By Jack WalbringQUINCY, Ill. (Aug. 9) – Brandon Savage shook off the bad luck he has endured this season Sunday at Quincy Raceway, leading every lap for the Powder Coat Plus IMCA Stock Car feature win.Michael Larsen scored second points.Patrick Phillips looked to be well on his way to his second feature win of the season in the Summy Tire and Auto Center IMCA Northern SportMod main event but it wasn’t to be as a last-lap charge by Tony Dunker sent him under the checkered flag first.Trent Orwig dominated the Mach-1 Sport Compact feature event by leading every lap.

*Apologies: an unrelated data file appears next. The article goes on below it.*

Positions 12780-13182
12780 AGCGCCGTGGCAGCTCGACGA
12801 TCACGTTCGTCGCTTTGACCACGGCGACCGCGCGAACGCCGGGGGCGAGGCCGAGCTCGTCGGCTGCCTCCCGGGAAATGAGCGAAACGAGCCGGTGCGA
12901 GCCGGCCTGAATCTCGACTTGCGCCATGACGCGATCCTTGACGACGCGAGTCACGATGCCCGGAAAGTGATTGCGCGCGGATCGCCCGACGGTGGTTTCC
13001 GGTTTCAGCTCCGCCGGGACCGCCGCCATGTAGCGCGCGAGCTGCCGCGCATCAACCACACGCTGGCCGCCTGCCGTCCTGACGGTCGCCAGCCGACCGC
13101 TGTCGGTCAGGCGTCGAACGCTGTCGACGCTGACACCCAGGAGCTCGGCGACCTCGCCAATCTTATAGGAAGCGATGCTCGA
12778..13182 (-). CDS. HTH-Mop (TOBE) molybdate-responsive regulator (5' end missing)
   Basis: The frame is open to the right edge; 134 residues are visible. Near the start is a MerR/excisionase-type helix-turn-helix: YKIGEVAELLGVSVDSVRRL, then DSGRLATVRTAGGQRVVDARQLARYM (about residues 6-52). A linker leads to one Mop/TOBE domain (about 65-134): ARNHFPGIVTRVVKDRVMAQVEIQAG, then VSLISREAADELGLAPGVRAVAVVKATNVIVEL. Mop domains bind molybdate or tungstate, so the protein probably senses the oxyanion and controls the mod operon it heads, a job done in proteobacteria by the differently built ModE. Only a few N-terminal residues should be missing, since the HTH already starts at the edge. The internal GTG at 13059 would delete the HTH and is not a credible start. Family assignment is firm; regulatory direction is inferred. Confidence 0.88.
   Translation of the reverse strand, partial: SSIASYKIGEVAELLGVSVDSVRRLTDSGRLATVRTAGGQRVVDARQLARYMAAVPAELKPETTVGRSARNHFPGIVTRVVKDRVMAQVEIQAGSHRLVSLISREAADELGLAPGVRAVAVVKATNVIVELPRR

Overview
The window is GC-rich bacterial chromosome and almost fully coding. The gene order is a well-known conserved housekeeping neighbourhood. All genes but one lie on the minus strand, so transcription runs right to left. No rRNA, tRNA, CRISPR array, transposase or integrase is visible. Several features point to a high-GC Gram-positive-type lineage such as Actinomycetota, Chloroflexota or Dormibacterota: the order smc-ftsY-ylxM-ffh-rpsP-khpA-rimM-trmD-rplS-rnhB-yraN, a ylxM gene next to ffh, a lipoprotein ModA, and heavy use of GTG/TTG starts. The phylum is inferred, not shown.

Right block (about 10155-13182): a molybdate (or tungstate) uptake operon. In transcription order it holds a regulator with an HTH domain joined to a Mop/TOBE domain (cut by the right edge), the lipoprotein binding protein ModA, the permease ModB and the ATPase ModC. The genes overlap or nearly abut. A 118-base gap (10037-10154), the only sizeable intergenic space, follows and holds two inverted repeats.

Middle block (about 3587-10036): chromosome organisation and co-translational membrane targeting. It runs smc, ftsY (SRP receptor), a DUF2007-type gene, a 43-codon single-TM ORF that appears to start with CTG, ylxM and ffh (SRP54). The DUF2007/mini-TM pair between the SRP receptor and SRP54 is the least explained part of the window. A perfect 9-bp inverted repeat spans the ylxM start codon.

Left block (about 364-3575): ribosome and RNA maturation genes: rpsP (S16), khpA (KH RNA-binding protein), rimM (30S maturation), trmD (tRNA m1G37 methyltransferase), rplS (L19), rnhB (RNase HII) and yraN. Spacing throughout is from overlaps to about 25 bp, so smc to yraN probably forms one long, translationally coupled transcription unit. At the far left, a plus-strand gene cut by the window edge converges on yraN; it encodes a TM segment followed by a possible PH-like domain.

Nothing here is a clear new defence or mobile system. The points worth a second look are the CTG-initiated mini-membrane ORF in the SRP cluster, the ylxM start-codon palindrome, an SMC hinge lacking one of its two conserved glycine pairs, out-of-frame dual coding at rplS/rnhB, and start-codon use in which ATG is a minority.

DUBAI: Younger cricketers playing in the Indian Premier League (IPL) will find it tough and the coaching staff will have more work to do with them as they return after a long break from the game due to the COVID-19 pandemic, says Royal Challengers Bangalore (RCB) head coach Simon Katich.The squad and support staff have reached the UAE ahead of the 13th season of the IPL, starting September 19. “You can go on what players have done in the past and those with experience are able to draw on that to get back into the groove,” Katich said in a virtual press conference from Dubai on Wednesday. “The younger guys will be the tougher challenge considering they are still learning their game. I think overall we have got a number of players who have had strong domestic and international seasons but they have been on a six month break. So they can take that previous experience and confidence into this season once they take the time to prepare and that is something that we the coaches will be making sure of,” he said. Katich, a former Australia player, felt players would be hungry to perform well. “This is a different situation where they are not coming on the back of an international summer which is what normally happens with the IPL. But I think the players are hungry as well having gone through the big break. So, there are positives from that point of view. The big thing will be how the players will adjust mentally to playing again and deal with the anxiety that comes with that,” he said. Conversely, however, Katich said that it will be the older players who are used to playing in front of big crowds who will need to get used to the empty stands that would be prevailing throughout the tournament. The IPL this year will be played in bio-secure three venues across the UAE and that means that they would be without the crowds that the glitzy T20 league is synonymous with. “The players are so used to playing in front of big crowds. Conversely for some of the younger players it can be off putting and even quite daunting so early in their career to deal with that pressure,” said Katich. “But this will be a situation where they will actually get to go out there with a little bit less pressure because they won’t be thinking about all the eyeballs on TV. But it will be difficult for some of the older guys who are used to playing in front of big crowds and enjoy that buzz and adrenaline rush. But every team will have to go through this and adjust. It will no doubt be something that we will be discussing and make sure we deal with as well as possible.” Katich said that the players are desperate to get out and play after the lengthy breaks. The cricket calendar has been disrupted since March due to the COVID-19 pandemic. In this situation, he expects players to be mindful of the rules that they have to follow to maintain the bio-bubble. “There is no doubt that it is a different scenario. We, obviously, have to abide by the rules and make sure there are no issues throughout the tournament. We have seen the devastation (the pandemic) has wreaked so we are all very mindful of that,” he said. “From a coach and captain’s point of view we are going to be very diligent in our responsibilities. The rules and regulations have been made very clear to the players and as leaders of the group we are certainly going to make sure they respect that,” he emphasised.” (IANS) Also Watch: Working for 15 Years, Not a Single Penny Paid